Saturday, August 6, 2011

Why do you want to live in a van? part 3 - Water

All Posts:
Part 1, Part 2, Part 3, Part 4, Part 5

The VW Westfalia comes with a 50Liter (13gallons) water tank that can be filled from inside or outside via the utility hook-up ports. The recommended amount of water humans need is approximately one gallon per day, so the stock tank will give you a few days worth but the problem is when you go to wash the dirty dishes. The US model Westfalia does not have a tank to catch any of the water coming out of the sink. Why? I don't know, there is a tank that was made to go there but not fitted to the US models and then it doesn't fit if you have A/C. This dirty/soapy water can not just drain onto the ground or into a sewer drain, it needs to be treated before returning to streams/lakes. Untreated, it can lead to increased algae growth and other contamination.

The solution is to capture the water and dispose of it into an rv waste station or septic system. This can be as easy as attaching a hose from the output pipe on the bottom of the van to a collapsible container on the ground or as fancy as a 45Liter grey tank from, either way it must be done. Obviously I went with the grey tank but one could easily fabricate a metal tank that fits directly under the sink drain which I may also do to increase the storage capacity.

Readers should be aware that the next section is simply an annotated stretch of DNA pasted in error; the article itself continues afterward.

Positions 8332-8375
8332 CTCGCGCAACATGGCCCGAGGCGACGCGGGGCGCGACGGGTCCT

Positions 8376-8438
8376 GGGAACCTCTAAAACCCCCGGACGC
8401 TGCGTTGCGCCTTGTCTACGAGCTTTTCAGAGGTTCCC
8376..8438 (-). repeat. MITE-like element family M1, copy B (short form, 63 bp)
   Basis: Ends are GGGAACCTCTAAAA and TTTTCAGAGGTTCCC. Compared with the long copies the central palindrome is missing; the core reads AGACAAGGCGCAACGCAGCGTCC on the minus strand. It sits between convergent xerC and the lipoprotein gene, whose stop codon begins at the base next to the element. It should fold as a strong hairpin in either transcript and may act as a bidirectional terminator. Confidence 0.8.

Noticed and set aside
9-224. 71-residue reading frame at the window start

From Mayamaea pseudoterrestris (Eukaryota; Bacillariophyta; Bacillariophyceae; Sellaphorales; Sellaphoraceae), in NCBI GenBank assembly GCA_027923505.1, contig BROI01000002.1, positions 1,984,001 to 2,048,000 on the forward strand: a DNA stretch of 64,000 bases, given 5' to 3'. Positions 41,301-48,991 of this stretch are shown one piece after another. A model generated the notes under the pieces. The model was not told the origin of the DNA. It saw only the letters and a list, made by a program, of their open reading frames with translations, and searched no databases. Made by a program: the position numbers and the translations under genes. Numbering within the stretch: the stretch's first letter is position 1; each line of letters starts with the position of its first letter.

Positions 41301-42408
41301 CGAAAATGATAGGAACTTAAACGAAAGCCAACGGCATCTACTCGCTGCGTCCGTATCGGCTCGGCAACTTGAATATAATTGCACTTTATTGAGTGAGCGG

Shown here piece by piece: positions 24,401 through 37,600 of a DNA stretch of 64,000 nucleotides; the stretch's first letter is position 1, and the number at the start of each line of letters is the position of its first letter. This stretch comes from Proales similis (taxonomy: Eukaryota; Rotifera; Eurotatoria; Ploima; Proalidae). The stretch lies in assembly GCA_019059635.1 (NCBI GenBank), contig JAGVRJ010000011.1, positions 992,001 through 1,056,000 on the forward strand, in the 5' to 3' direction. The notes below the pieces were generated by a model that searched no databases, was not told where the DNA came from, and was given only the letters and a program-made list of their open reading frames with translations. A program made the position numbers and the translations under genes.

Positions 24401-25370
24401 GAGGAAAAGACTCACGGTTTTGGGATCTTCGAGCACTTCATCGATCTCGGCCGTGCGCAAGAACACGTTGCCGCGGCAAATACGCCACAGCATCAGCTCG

I suppose now is a good time to bring up the shower situation. There are a couple of options, at a gym, someone's place, solar shower bag, shower attachment on sink faucet, and spray bottle. The gym and someone's place are the most luxurious options, the shower attachment to the sink faucet on the van works but you have to run the pump and have no temperature control and the shower bag requires a high hanging spot. Both the faucet attachment and shower bag will need some sort of way to collect the waste water. Some people use a large plastic bin and others use a kiddy pool on the floor of the van while some simply shower outside of the van with or without a portable shower tent. Use your imagination with how to use the spray bottle method.

If you want hot water, there are some options, heat some on the stove, use the engine to heat some via cooling lines, use the sun. Heating on the stove is not very fast but it is easy, using the sun is easy but only works during the day obviously, heat by engine is an interesting way to go because the coolant temperature is hotter then you would want for a shower so wherever you have the coolant lines circulating into and out of the water you want to heat will need a thermal regulator. If the space exists, I may try and do something like this and tap into the rear heater lines but I plan on using the solar shower bag and stove to take care of all my hot water needs.
I find that the only time I want hot water is for showers and making tea/soup, since my initial plan is to use the shower at work I think I can get by with making tea/soup on the stove.

Next: Part 4 The Fridge

All Posts:
Part 1, Part 2, Part 3, Part 4, Part 5

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